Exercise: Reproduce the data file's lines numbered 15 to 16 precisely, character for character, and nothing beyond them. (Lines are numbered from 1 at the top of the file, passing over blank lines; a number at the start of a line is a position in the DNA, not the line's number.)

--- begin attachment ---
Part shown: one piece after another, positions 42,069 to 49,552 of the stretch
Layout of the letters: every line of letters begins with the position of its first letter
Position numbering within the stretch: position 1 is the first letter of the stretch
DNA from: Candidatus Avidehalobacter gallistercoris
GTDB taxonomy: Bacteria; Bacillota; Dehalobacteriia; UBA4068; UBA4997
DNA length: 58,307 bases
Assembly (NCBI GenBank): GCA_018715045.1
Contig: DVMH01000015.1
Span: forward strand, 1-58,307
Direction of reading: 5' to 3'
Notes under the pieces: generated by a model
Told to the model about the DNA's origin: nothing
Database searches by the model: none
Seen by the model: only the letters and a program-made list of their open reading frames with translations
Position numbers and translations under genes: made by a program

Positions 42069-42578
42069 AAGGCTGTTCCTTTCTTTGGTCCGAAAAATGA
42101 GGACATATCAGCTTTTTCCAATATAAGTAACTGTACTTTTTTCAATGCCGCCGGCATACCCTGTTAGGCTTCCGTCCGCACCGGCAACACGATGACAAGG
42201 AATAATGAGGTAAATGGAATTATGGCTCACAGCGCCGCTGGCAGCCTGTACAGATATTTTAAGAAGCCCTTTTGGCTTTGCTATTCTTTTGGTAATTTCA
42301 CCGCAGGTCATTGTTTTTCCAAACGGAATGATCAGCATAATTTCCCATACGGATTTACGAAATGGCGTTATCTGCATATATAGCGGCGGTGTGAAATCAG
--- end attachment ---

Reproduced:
Position numbers and translations under genes: made by a program

Positions 42069-42578